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The Pamphlet Collection of Sir Robert Stout: Volume 78

Children's Rights

Children's Rights.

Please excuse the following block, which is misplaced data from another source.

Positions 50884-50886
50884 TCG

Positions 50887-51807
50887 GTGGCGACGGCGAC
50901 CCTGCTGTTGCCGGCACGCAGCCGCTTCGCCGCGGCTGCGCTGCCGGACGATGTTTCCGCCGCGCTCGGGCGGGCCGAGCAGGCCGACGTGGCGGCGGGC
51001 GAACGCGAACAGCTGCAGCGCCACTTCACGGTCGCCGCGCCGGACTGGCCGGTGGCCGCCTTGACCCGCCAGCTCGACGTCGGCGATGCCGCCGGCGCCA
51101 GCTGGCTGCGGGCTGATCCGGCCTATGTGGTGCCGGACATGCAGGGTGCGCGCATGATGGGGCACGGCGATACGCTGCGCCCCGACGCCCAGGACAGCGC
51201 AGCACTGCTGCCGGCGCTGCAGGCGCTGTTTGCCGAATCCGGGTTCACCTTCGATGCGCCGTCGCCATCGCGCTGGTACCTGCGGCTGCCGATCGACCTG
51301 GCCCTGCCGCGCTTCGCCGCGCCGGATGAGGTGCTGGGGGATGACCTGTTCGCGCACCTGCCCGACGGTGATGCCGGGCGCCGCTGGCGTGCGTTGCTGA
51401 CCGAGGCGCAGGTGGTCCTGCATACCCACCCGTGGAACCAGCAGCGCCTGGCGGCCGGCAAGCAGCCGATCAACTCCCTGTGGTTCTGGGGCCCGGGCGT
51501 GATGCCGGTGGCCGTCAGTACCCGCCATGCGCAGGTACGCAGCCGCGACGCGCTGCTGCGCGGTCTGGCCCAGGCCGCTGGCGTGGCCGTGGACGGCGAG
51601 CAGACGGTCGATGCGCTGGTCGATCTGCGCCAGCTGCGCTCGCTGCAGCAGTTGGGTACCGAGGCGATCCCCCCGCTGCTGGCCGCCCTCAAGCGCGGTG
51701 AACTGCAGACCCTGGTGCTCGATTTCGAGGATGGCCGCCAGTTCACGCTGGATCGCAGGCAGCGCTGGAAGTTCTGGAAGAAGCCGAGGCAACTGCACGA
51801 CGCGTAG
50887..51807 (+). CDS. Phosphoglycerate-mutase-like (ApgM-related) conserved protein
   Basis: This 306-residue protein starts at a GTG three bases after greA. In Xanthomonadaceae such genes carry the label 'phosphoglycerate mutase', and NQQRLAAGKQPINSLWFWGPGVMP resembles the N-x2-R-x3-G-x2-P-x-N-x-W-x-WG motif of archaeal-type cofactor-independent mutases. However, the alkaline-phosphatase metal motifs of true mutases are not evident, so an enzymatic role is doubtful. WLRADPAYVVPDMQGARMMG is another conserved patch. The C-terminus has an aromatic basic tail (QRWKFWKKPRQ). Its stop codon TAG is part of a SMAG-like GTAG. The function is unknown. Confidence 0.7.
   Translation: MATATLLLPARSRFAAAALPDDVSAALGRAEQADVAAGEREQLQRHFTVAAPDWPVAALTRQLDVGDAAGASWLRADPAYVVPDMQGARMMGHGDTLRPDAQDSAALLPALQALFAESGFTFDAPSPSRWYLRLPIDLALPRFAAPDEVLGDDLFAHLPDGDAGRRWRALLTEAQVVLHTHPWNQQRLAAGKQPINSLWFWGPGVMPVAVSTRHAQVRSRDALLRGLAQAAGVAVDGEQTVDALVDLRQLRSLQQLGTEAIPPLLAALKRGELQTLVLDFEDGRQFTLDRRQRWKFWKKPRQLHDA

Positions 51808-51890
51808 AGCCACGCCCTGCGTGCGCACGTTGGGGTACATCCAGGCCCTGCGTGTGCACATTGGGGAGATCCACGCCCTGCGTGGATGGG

It was really Froebel and Pestalozzi who first drew practical attention to the fact that the infant and the child had their rights. (Hear, hear.) Now, Froebel saw entirely ahead of his time; he had a wonderful mental vision, and he recognised thing that it was impossible for the people of his own day to recognise. But if Froebel lived now he would see certain other things which had been discovered since his actual period, and he would be the first to grasp these new ideas, and to avail himself of them. One of the greatest discoveries of our time was the law of ontogenesis—the law which laid down the principle that all beings had to pass through in their individual lives all the stages passed through in the history of the race to which they belonged. The full bearing of this law it was impossible for anyone who had not thoroughly considered it to grasp. It furnished one of the most momentous issues with regard to the question of education. Take it with regard to the matter of play. At one time play was simply and absolutely regarded as a sheer waste of time. Now that was precisely what play not.—(Hear, hear.)